Wednesday, March 5, 2014

Lent Ponderings {Day 1}

During Lent this year...
I will be reading through Chris Seay's book, A Place at the Table: 40 Days of Solidarity with the Poor, with my fellow Compassion Coordinators from over 15 different sites of our church, The Meeting House.

I love this community of Compassion Coordinators, all of us volunteering our time, passionate about and committed to leading and encouraging our church family into being the hands and feet of Jesus to people living in the margins of our society, both right here at home and globally.

It is not my first time reading through this book. In fact, this will be the third time! I had to really sort out in my heart that I wanted to do this again... not because I have to, just because my fellow Compassion Coordinators are doing so. And, I've come to the conclusion that... yes, I want to do this again! What I am most excited about, in addition to reading it in community this year, is the fact that God transforms me in a fresh way each and every time. Exciting!

Another reason why I love this book is Chris Seay's partnership with Compassion International in writing this book. It's no secret to those of you who are regulars on here that my family and I love the ministry of Compassion. In fact, all four of us are fully trained Advocates!

What Lent isn't...
So, in pondering whether or not I wanted to go through this book again for Lent this year, it really helped me to think through what Lent isn't.

I've found this blog post by Eugene Cho to be most helpful in sorting out the motives of my heart. The title of the blog post makes me chuckle, every single time:
Umm, I didn’t ask you to give up coffee. I asked you to give up your life to me.” ~ God.
Witty, yes! But honestly... soul-searchingly well-said!

And Eugene posted this on Facebook yesterday:
What we need isn’t more religion.
We need Gospel.
And by Gospel, I’m not speaking of a self-help, pop spiritual psychology, but a Gospel that cuts into the heart of humanity with a grace that compels us to not just merely salvation but a life committed to justice, reconciliation, and redemption.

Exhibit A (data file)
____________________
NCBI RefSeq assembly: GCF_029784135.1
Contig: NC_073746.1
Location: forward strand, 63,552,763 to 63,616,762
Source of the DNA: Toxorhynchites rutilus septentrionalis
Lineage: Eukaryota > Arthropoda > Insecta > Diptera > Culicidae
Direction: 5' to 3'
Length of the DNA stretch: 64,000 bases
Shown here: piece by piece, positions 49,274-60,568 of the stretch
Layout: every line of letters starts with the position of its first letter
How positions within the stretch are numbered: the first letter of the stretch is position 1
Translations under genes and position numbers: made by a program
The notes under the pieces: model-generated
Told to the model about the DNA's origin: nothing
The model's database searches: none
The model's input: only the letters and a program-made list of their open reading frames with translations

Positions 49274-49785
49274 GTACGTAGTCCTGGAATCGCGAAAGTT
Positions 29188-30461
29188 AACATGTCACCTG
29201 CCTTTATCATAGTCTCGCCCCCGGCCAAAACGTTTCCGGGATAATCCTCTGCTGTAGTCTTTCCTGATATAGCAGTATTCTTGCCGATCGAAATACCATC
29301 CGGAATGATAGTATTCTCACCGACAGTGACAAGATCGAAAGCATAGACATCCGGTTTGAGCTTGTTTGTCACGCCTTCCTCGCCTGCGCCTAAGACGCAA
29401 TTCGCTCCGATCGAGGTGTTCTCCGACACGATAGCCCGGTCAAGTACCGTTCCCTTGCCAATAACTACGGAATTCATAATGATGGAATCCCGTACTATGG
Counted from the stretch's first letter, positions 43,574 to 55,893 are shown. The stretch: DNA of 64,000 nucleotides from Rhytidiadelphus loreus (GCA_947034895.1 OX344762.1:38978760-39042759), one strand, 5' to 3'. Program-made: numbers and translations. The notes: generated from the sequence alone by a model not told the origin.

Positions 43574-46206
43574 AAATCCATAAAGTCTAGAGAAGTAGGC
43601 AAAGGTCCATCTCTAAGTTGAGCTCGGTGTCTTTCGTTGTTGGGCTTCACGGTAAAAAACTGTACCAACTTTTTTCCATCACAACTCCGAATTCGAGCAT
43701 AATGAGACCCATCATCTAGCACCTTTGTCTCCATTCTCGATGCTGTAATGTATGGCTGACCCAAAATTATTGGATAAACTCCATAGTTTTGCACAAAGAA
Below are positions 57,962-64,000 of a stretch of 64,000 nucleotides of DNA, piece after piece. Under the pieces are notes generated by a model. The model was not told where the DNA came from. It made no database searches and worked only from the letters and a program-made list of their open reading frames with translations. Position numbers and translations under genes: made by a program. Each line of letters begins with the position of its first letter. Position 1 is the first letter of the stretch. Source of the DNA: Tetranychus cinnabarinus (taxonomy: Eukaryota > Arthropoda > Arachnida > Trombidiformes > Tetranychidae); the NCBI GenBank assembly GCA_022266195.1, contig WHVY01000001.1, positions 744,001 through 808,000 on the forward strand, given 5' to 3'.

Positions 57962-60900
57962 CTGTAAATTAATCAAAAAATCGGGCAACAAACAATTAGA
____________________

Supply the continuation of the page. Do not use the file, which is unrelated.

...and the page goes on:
Isaiah 58 speaks of fasting but fasting that God is not pleased with. It’s a fasting that caters to our own eyes, flesh, and pleasure but not the kind of fasting that God invites us to:
a life broken and transformed by the things of God.
Yes, that is why I am observing Lent this year, yet again... it is to cultivate a life broken and transformed by the things of God... to be that pencil in His hand.

So, here's to the start of 40 days of solidarity with the poor.
Will you join me, friends? I love what Lysa Terkeurst writes in the Foreword...
... this journey isn't about our power, strength of character, or self-control. It is a journey of surrender to God that will usher us from rut dwelling to transformed living. 
In the process of being transformed, we will become more and more aware not just of our hunger but of the hunger of the world. 
We will sit down at the table more eager to ponder those we might serve instead of pouncing on the plenty to which we've grown so accustomed. So very tragically accustomed. God help us. 
A place at the table. Indeed, a place at the table for God and for remembering those less fortunate. But even more so, a place to stop the rut of constant inhale. Taking in, taking in, taking in. It clogs the soul. So for 40 days, let us learn to exhale with great thanksgiving. 
For pondering what God might bring close during this fast. For this place where our souls breathe and dream once again.
That, friends... is my prayer too! Join me?


Compassion is a command, an act of worship, a song of thanks to Him.
Do justice. Love mercy. Walk humbly with God!

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